Introduction: In this study cognitive state and geriatric depression in elderly living in sanatorium and personal home were evaluated. Methods: The present study was conducted on 46 aged subjects living in sanitarium and 90 aged subjects staying in personal homes. Mini mental status examination (MMSE) and geriatric depression scale (GDS) questionnaires were completed according to the standard examination. Results: As for the cognitive state of the aged living in sanitarium, 13 cases (28.3%) s...

  13. Correlation between the Quality of Attention and Cognitive Competence with Motor Action in Stroke Patients

    Directory of Open Access Journals (Sweden)

    S. Arsic

    2015-01-01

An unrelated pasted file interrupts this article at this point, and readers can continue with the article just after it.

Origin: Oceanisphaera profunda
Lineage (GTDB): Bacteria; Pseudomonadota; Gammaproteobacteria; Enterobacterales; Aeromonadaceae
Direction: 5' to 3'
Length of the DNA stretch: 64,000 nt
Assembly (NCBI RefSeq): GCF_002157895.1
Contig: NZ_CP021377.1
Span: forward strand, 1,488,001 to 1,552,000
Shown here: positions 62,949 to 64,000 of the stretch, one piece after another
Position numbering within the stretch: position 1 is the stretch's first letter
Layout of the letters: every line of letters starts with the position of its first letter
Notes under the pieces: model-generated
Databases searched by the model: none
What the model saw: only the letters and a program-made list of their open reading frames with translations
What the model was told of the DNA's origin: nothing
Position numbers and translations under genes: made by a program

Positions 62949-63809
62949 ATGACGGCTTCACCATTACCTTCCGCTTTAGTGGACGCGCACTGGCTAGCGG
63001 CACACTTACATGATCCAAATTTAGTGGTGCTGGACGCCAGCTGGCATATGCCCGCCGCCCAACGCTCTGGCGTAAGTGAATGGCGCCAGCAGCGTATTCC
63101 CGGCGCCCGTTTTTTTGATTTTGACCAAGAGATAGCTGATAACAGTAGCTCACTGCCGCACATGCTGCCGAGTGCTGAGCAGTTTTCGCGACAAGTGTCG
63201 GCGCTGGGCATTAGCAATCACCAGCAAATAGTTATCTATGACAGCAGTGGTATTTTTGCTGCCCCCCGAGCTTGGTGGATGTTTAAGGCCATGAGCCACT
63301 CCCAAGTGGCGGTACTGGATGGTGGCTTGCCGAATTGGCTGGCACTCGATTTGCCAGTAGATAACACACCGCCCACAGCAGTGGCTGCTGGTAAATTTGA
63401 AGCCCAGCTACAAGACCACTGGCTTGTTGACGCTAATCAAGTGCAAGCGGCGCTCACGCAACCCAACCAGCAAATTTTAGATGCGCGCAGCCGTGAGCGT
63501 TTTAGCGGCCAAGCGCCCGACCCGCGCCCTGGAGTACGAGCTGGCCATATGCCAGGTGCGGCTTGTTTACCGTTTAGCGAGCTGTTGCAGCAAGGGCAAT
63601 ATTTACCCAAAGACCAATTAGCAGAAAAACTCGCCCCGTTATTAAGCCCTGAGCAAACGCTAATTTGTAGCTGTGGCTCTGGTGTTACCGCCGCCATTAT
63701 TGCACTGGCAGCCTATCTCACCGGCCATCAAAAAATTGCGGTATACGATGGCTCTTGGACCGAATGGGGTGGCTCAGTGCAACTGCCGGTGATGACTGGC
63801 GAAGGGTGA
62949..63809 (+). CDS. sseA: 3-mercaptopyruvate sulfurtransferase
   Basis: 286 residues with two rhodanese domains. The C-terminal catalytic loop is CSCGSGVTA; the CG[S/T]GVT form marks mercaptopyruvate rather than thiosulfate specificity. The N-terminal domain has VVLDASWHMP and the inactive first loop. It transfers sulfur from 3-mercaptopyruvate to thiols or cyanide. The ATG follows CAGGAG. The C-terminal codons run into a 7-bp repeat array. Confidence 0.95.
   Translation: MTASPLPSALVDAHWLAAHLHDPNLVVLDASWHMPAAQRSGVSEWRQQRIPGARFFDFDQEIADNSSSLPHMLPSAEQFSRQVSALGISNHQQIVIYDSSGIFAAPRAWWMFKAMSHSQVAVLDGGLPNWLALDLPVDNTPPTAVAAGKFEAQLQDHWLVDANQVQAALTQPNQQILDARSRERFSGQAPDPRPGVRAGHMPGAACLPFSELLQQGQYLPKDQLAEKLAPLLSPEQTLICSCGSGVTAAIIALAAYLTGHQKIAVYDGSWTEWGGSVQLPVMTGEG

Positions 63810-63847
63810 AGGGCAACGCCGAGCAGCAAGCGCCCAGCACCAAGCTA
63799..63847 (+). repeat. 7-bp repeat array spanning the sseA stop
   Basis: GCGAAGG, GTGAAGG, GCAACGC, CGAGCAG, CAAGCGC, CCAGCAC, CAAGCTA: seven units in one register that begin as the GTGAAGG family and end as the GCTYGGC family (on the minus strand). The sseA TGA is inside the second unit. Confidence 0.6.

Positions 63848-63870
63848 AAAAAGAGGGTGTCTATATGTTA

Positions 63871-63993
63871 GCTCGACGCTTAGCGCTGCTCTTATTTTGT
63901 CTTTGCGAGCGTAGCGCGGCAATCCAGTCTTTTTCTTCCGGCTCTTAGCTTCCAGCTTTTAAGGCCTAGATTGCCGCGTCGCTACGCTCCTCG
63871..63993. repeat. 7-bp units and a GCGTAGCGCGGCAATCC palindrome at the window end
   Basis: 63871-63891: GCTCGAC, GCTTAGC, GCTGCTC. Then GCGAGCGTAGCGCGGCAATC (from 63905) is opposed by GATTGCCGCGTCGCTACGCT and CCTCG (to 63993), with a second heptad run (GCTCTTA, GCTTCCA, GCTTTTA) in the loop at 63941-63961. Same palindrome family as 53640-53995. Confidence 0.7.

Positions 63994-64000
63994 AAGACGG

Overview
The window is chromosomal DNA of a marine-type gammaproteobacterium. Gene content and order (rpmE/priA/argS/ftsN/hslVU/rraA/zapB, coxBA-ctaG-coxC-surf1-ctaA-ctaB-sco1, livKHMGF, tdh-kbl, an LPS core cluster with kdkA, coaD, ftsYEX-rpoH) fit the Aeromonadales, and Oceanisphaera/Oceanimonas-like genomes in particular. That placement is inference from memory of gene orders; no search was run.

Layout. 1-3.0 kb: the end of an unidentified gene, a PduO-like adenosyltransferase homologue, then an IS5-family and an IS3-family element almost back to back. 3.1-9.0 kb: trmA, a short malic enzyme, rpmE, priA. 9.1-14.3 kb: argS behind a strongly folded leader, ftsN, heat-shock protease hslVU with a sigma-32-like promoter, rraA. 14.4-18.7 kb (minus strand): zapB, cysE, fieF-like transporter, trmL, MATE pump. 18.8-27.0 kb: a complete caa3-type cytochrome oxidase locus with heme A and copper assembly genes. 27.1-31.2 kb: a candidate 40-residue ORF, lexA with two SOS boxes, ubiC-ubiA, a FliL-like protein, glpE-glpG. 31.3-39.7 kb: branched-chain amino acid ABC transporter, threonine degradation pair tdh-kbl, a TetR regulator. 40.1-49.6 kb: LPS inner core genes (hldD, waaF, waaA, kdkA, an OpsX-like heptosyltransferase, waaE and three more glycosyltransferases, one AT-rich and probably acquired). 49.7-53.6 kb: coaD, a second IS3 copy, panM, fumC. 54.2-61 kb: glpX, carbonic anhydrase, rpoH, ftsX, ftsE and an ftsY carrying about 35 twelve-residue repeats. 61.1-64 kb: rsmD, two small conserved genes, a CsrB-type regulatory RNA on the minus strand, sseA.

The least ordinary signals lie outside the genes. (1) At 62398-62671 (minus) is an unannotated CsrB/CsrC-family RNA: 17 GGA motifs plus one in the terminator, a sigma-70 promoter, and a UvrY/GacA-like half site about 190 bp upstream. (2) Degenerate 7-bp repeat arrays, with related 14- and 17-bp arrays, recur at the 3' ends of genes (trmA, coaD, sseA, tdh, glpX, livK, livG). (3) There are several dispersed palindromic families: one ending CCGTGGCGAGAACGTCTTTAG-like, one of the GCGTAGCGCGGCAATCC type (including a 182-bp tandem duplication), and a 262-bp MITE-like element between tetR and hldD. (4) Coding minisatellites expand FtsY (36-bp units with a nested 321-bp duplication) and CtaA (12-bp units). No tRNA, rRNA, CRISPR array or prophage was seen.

Full Text Available It is considered that cognitive function and attention could affect walking, motion control, and proper conduct during the walk. To determine whether there is a difference in the quality of attention and cognitive ability in stroke patients and patients without neurological damage of similar age and education and to determine whether the connection of attention and cognition affects motor skills, the sample consisted of 50 stroke patients tested with hemiparesis, involved in the process of rehabilitation, and 50 persons, randomly chosen, without neurological damage. The survey used the following tests: Trail Making (TMT A B test for assessing the flexibility of attention; Mini-Mental State Examination (MMSE for cognitive status; Functional Ambulation Category (FAC test to assess the functional status and parameters of walk: speed, frequency, and length of stride; STEP test for assessing the precision of movement and balance. With stroke patients, relationship between age and performance on the MMSE test was marginally significant. The ratio of performance to TMT A B test and years does not indicate statistical significance, while statistical significance between the MMSE test performance and education exists. In stroke patients, performance on MMSE test is correlated with the frequency and length of stride walk. The quality of cognitive function and attention is associated with motor skills but differs in stroke patients and people without neurological damage of similar age. The significance of this correlation can supplement research in neurorehabilitation, improve the quality of medical rehabilitation, and contribute to efficient recovery of these patients.